How often do you write? And when do you write?
I try to write two sessions a day, two hours each—that’s about as long as I can concentrate without my writing degrading. Morning is best . . . or after a nap.
Do you have an organized process or tips for writing well? Do you have a writing schedule?
I usually conceive of a new book as a series of scenes, daydreaming about them while I finish work on the prior novel. I maintain a file for the new novel and do a rough draft of these scenes—a very rough draft, what some people call “riff writing” like improvisation in jazz. The file can get pretty chaotic. Every now and then I make a feeble attempt to organize it (when I’m finishing up a novel, I try to avoid distractions and stay focused on getting it out to the publisher). By the time I’m ready to start the new novel, I usually have about 20,000 words of loosely connected prose—20-25% of the eventual word count but probably 80% of the novel’s essence. I take a couple of months to read, edit and organize that file into a dense plot outline. Then I start a new file from scratch, cutting and pasting prose as appropriate.
It’s pretty messy in the early going, but I feel I need that amount of writing to get to know the characters and live in the story.
As far as a schedule, I like to set deadlines to complete a draft. I only make them about half the time, but they still help motivate me.
Sometimes it’s so hard to keep at it – What keeps you going?
Motivating myself to write is easy when the ideas are flowing. Editing takes more persistence, an intense stubbornness to get the words right.
What do you hope people will take away from your writing? How will your words make them feel?
We may or may not write stories about everyday people, but all successful novels write about a time in the protagonist’s life that is most intense—something in the real world we experience only a few instants in a lifetime. I call these moments the “Rocky moments”, where at the end of the second movie after Rocky finally defeats Apollo Creed, he shouts out: “Next to the birth of my son, this is the greatest moment of my life.” People identify with a character because they want to go along for that ride. By reading a good book, we can experience that intensity far more often—the sense of living life to its fullest—than we ever could in the real world.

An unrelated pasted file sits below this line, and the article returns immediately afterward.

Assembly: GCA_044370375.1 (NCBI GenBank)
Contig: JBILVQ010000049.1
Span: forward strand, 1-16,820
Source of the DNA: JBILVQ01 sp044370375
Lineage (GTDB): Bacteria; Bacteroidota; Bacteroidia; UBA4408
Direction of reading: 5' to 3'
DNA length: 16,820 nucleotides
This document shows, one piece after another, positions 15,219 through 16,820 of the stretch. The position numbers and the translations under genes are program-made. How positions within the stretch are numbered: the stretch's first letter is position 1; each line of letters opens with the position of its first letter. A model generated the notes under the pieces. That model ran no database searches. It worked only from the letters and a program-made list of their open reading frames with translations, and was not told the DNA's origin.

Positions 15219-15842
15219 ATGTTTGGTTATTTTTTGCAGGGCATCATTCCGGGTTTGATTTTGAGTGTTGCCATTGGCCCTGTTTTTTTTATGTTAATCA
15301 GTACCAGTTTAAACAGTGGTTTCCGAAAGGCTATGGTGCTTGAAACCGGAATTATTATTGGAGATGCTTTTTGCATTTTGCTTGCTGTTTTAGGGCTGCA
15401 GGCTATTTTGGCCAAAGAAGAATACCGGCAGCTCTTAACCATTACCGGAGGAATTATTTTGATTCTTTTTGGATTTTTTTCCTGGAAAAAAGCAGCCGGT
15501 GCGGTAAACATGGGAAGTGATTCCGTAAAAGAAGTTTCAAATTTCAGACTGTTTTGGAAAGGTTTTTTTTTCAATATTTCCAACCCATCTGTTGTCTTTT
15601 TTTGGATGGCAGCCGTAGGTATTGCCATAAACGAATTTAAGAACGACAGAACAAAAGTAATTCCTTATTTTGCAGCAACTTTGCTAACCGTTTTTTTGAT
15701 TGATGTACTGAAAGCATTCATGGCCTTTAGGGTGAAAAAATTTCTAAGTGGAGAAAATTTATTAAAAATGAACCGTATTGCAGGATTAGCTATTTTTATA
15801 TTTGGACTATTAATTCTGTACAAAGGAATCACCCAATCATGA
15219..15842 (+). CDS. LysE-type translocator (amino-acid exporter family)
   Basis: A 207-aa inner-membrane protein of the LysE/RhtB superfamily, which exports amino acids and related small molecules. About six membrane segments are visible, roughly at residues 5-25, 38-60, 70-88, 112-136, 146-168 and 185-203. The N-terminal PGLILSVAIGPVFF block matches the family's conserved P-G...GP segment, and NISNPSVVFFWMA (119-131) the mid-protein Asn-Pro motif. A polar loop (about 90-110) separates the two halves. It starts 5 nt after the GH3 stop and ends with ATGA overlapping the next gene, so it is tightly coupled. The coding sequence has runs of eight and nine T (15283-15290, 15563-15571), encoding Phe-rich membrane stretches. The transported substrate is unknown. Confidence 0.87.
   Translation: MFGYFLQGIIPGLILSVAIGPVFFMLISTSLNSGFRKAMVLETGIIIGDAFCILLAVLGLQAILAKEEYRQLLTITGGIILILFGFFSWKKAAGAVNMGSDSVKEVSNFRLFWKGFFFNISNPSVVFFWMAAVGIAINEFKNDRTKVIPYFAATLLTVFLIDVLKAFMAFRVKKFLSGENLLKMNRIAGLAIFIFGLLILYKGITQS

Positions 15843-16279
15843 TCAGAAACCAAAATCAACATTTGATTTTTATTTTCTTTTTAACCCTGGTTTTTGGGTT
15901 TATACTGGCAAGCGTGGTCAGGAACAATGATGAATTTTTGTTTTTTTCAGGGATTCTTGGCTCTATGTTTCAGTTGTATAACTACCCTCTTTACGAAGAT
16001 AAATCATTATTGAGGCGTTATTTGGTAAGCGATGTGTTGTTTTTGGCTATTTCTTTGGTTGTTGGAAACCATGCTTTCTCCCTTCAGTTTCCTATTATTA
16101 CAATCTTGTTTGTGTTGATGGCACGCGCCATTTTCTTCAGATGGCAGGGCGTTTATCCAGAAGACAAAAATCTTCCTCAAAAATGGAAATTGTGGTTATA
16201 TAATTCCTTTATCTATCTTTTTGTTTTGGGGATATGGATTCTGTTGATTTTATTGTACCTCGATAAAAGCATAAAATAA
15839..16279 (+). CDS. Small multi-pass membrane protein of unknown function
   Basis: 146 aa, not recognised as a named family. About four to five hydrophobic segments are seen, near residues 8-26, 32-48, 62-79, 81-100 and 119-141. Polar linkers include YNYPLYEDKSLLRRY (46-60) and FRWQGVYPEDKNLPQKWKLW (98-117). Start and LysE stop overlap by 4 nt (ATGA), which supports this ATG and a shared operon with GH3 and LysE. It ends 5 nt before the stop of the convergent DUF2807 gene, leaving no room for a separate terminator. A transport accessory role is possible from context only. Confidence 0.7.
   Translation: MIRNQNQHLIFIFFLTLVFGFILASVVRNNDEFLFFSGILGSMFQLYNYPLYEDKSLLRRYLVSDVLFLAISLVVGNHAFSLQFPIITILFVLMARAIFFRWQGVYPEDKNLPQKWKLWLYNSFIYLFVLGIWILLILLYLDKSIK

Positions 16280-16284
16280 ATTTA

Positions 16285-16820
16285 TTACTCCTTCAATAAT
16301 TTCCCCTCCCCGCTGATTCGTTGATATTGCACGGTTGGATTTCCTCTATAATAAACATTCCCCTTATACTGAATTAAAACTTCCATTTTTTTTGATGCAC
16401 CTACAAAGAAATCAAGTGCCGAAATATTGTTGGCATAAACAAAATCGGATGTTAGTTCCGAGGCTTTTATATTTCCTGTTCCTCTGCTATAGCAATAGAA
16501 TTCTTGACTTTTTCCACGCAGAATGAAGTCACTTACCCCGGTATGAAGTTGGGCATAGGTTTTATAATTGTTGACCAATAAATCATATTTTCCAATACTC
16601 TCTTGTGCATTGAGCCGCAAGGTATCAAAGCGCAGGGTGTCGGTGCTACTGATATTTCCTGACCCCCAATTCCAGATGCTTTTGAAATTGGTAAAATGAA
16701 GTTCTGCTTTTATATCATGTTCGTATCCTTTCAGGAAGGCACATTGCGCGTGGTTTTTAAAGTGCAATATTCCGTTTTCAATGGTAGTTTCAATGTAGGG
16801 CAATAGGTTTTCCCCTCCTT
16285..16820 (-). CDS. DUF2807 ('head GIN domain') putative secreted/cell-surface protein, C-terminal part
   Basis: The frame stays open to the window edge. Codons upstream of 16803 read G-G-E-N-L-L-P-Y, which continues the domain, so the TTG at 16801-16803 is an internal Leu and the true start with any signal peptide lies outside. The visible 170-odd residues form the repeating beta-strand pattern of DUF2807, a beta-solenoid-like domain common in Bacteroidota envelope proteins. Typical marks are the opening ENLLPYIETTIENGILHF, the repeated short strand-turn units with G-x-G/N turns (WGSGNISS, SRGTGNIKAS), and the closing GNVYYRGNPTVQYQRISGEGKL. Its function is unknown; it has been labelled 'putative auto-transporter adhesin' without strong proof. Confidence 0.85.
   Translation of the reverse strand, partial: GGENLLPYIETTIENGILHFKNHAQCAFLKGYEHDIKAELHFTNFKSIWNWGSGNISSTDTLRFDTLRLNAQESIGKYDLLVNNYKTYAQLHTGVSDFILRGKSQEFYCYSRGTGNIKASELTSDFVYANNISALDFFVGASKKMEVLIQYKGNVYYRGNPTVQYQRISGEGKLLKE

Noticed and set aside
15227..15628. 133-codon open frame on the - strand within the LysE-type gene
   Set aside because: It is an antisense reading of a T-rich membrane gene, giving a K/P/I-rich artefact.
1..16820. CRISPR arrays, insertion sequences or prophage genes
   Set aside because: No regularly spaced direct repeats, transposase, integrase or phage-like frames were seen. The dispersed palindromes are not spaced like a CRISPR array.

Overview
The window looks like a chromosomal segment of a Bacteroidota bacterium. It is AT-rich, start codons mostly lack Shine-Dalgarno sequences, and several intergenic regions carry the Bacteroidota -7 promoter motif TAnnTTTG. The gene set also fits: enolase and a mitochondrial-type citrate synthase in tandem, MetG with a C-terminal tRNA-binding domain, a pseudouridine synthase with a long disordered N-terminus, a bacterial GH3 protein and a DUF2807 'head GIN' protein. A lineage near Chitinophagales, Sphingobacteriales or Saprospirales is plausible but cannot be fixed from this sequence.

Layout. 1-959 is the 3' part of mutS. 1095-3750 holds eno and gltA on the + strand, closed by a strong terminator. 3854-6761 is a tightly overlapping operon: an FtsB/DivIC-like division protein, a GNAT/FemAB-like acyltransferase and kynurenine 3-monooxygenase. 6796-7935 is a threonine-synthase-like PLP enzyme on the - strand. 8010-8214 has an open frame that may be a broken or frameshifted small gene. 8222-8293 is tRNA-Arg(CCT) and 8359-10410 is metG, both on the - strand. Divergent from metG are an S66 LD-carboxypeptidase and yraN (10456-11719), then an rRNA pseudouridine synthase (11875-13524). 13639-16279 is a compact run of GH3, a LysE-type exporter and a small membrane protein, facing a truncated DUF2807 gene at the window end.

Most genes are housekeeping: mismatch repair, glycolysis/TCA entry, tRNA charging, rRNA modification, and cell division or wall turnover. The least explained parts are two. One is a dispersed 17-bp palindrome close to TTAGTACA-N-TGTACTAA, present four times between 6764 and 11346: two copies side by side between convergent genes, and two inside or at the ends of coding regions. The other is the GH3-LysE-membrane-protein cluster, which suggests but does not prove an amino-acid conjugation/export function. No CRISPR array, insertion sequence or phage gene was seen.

Are you a city slicker or a country lover?
I was born and raised in the city but have always loved hiking in the outdoors. So I’d have to say both.
WINNER: Readers’ Favorite Book 2013 Bronze Award Winner, Drama Category -Fiction
A Tragic Warrior Lost in Two Worlds…
The war in Iraq ended for Lieutenant Freddie Williams when an IED explosion left his mind and body shattered. Once he was a skilled gamer and expert in virtual warfare. Now he’s a broken warrior, emerging from a medically induced coma to discover he’s inhabiting two separate realities. The first is his waking world of pain, family trials, and remorse–and slow rehabilitation through the tender care of Becky, his physical therapist. The second is a dark fantasy realm of quests, demons, and magic that Freddie enters when he sleeps.
In his dreams he is Frederick, Prince of Stormwind, who must make sense of his horrific visions in order to save his embattled kingdom from the monstrous Horde. His only solace awaits him in the royal gardens, where the gentle words of the beautiful gardener, Rebecca, calm the storms in his soul. While in the conscious world, the severely wounded vet faces a strangely similar and equally perilous mission–a journey along a dark road haunted by demons of guilt and memory–and letting patient, loving Becky into his damaged and shuttered heart may be his only way back from Hell.
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Genre – Contemporary Fiction, Fantasy
Rating – PG